Feeding Behavior of the Hawaiian Slipper Lobster, Scyllarides Squammosus, with a Review of Decapod Crustacean Feeding Tactics on Molluscan Prey
Despite the lack of a complex prey-opening apparatus, the non-chelate slipper lobster, Scyllarides squammosus, opens bivalves by a novel attack tactic known as “wedging.” At least two variations of the wedging tactic have been observed: direct wedging and a patience attack. Direct wedging involves a simple insertion of the dactyli between the prey valves. A prying effect is achieved by the pulling of one valve by the second pereiopods in tandem, while the opposite valve is pressed outward by the first pereiopods. The third pair of pereiopods is used to scrape free the attachment of the bivalve adductor muscles. Opening by the patience attack involves the probing of cemented, sessile bivalves with the pereiopods accompanied by antennal flicking. After ascertaining the precise location of the edge of the shell, the pereiopods are held poised above the shell, plunged downward upon sensing the re-opening of the shell, wedging it open. A comparison of attack tactics used by decapod crustaceans includes a number of mechanistic solutions ranging from simple, mouth-oriented tactics to more complex functional morphologies and behaviors. Specialization in a behavioral tactic may be one method for increasing prey yield despite a limited investment in armament.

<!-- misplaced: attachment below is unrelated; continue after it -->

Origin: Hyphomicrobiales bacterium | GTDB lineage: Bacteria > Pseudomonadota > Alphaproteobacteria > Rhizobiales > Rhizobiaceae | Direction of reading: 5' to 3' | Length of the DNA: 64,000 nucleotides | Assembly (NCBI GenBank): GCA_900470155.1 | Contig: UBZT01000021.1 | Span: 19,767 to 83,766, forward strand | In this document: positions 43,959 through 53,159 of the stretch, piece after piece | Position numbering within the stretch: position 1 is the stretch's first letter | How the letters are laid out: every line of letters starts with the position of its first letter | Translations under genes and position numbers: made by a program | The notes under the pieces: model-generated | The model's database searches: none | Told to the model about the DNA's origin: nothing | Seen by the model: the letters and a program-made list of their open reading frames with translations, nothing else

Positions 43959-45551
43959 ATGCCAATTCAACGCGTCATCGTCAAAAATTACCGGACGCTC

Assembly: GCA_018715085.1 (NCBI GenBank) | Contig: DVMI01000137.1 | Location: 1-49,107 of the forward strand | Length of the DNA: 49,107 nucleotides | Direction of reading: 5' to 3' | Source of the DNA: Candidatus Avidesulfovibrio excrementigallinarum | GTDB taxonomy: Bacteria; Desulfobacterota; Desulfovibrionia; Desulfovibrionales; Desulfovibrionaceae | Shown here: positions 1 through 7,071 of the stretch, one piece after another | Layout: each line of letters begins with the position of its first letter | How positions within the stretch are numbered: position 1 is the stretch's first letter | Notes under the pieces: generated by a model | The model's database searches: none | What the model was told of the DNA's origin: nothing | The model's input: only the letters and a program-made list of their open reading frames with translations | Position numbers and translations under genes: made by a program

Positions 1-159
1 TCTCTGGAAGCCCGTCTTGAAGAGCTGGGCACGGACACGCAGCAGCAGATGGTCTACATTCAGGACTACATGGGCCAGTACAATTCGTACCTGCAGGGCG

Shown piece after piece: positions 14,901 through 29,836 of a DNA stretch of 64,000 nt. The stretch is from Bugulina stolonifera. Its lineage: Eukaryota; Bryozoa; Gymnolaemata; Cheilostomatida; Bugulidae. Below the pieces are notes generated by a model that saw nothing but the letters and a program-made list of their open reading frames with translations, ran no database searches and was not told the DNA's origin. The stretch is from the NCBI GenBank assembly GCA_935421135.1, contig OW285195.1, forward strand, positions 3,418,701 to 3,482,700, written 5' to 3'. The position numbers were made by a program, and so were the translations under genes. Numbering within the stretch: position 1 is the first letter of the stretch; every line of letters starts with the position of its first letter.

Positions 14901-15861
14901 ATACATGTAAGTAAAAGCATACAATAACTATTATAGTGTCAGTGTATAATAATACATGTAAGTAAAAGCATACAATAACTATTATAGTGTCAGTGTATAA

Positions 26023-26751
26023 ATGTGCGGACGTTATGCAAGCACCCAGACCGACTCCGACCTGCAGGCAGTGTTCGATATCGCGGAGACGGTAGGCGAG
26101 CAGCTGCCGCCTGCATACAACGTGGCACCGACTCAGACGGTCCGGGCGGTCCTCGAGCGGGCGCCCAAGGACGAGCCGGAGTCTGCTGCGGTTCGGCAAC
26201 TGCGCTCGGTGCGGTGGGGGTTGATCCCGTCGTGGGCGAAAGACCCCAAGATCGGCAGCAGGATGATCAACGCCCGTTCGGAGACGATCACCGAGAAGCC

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Document Type: Research Article
Publication date: 1987-09-01
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